Intimate island exploration with Seatrek Bali

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Seatrek Bali KatharinaAlways game for adventure, I cajoled a friend into joining me on a sailing trip in western Indonesia, skirting the coasts of places neither one of us had heard of.

Seatrek Bali has been tootling around the Indonesian islands for 25 years, first as a one-ship outfit attracting young, sleep-on-the-deck Europeans, and since the late '90s, a two-ship line catering to a more sophisticated but still adventurous lot of 30-to-60-somethings from around the world.

The 17-passenger Katharina and slightly larger Ombak Putih are ironwood motor-sailing schooners inspired by the two-masted Indonesian pinisi ships built in Sulawesi for centuries.

From April through early September, Seatrek's ships operate seven- and nine-night itineraries among the Bali, Komodo and Flores islands to see the Komodo dragons, trek along volcanic mountain trails and snorkel in vibrant reefs.

The ships then venture farther east on longer, more remote itineraries in the Banda and Halmahera islands, where waterfalls and white-sand beaches are the backdrop to exotic wildlife like the elusive red bird of paradise. Some itineraries visit Papua New Guinea, offering a peek at the tribal peoples' ancient customs.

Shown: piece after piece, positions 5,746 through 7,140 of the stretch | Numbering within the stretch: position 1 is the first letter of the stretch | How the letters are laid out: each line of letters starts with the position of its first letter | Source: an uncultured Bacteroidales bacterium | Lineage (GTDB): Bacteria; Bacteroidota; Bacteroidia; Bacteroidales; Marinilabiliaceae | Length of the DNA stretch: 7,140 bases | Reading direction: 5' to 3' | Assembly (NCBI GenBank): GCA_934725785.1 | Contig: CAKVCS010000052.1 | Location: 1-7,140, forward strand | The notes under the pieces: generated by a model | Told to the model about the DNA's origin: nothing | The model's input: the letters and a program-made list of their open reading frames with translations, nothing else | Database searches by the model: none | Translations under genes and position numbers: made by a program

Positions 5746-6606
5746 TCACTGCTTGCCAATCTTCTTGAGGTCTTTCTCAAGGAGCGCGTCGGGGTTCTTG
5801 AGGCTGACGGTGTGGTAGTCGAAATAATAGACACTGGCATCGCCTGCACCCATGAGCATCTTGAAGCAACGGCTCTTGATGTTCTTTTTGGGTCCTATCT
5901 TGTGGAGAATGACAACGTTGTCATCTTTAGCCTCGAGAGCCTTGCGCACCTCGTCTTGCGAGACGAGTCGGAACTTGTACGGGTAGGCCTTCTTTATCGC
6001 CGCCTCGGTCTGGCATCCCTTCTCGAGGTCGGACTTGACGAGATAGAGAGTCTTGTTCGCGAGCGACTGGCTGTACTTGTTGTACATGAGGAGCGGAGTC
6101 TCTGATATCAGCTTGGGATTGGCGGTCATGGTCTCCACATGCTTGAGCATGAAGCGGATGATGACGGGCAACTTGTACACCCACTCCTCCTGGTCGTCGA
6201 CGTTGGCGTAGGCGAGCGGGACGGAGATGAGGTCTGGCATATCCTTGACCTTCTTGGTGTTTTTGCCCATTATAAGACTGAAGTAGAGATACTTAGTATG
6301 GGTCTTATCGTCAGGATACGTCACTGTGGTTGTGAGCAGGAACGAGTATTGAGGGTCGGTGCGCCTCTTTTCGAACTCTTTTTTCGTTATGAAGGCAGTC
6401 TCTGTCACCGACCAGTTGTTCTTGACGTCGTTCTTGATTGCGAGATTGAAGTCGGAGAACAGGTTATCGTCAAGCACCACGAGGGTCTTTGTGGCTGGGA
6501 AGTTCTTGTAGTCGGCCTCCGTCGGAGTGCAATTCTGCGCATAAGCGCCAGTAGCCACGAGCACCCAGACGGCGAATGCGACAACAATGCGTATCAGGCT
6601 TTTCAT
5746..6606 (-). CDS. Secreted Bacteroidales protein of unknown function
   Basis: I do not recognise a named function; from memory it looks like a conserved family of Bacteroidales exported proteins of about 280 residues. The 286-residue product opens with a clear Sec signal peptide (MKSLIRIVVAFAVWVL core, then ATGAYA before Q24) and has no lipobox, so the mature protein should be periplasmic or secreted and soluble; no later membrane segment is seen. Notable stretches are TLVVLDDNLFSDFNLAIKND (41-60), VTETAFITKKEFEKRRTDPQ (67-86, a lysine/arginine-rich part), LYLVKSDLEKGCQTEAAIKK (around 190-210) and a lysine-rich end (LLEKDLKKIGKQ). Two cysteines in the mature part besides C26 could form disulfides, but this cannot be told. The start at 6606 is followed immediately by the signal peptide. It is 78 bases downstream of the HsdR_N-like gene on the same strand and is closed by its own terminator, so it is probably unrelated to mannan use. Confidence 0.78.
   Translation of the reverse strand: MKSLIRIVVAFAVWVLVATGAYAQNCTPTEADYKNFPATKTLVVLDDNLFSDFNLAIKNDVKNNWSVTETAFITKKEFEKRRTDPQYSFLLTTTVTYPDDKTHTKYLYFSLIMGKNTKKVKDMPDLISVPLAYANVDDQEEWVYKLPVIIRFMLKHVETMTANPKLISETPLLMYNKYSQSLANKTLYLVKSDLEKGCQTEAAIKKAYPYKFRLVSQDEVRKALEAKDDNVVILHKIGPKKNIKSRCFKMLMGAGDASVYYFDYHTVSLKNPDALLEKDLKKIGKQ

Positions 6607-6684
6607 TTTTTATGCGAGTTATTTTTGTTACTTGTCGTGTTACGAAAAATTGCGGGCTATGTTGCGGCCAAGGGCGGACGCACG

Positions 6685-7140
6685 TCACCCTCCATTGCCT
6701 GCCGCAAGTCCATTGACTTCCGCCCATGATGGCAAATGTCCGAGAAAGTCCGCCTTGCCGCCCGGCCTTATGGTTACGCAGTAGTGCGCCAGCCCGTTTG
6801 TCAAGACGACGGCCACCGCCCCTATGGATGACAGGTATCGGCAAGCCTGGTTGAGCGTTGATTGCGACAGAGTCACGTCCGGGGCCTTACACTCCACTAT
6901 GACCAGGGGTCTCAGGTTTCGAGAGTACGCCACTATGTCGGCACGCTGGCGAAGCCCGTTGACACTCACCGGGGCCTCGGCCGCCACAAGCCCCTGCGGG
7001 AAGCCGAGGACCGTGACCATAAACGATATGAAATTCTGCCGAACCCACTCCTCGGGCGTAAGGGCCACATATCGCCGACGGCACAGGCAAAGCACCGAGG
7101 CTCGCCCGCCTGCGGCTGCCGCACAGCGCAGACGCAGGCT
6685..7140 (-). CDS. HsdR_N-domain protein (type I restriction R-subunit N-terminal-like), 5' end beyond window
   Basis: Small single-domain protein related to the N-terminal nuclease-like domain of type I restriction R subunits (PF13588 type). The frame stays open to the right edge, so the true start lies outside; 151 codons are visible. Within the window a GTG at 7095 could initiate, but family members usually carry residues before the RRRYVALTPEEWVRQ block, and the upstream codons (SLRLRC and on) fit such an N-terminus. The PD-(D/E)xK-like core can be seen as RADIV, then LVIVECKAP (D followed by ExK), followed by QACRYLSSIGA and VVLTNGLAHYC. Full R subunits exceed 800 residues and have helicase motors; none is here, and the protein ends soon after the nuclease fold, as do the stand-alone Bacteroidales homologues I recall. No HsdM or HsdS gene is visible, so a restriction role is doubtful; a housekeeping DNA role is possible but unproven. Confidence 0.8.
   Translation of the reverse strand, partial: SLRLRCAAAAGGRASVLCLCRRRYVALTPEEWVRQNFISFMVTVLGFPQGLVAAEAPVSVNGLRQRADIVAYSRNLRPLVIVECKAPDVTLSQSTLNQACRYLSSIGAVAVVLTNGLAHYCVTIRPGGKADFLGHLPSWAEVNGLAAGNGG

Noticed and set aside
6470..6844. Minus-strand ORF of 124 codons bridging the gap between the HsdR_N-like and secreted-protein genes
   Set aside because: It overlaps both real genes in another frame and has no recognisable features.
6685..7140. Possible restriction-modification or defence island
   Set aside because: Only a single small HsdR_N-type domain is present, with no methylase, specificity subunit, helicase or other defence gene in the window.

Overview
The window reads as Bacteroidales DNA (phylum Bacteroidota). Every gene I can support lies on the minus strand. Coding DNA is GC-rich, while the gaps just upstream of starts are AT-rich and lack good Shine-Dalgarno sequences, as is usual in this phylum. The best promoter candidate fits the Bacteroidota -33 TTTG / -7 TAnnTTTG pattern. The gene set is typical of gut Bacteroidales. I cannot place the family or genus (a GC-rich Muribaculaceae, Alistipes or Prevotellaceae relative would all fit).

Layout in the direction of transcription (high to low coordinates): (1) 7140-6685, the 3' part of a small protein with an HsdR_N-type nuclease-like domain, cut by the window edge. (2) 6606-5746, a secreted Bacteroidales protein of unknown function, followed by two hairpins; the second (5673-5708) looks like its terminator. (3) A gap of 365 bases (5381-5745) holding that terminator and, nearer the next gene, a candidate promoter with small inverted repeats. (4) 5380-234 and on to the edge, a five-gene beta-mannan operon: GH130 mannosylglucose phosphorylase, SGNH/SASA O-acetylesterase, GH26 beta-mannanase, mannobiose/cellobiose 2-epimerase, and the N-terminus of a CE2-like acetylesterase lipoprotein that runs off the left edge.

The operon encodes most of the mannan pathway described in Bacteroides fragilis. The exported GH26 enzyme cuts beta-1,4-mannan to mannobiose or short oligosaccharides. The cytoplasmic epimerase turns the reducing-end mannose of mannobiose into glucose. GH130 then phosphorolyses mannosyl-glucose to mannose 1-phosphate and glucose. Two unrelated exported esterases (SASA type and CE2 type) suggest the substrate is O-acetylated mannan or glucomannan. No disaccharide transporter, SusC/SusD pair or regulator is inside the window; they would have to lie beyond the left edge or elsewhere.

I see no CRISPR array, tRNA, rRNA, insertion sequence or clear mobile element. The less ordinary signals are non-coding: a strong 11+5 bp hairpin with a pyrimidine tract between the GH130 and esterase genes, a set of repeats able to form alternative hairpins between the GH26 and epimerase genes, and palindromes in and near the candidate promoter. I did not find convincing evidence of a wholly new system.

Aboard the Katharina, the curve of the hull is so dramatic we had to walk uphill to our cozy cabin in the bow. I took the top bunk and tiny closet; my friend lived out of her suitcase. Most cabins are quite small, but there are a few larger ones: two triples and a family cabin, the only one with a window.

On deck, life for the sarong- and swimsuit-clad passengers revolved around a large wooden dining table and a slip of a bar.

Twice on our sailing, the sunsets were soul-stirring beauties that had us sighing and snapping pictures as we downed glasses of Jacobs Creek wine. At sea, with no TVs and often no phone signals, we were left to our own devices. One woman led impromptu painting sessions, another passenger shared a slideshow of his photos, while others dozed or nursed cans of Bintang beer while watching storm clouds dance on the horizon.

Throughout the trip, we heard engaging lectures, such as about the Maritime Silk Route and the ninth century Belitung shipwreck discovered some 15 years ago off the coast of Sumatra, with most of the Arabic dhow's Tang Dynasty cargo miraculously intact.

Two bouts of snorkeling in the middle of nowhere led by the onboard cruise director and tour guide were a highlight, with schools of neon fish and crazy clusters of brain, lettuce and elkhorn coral.

Seven-night voyages between Bali and Flores start at $2,380 per person with meals and excursions. Commission up to 20%. Visit www.seatrekbali.com.

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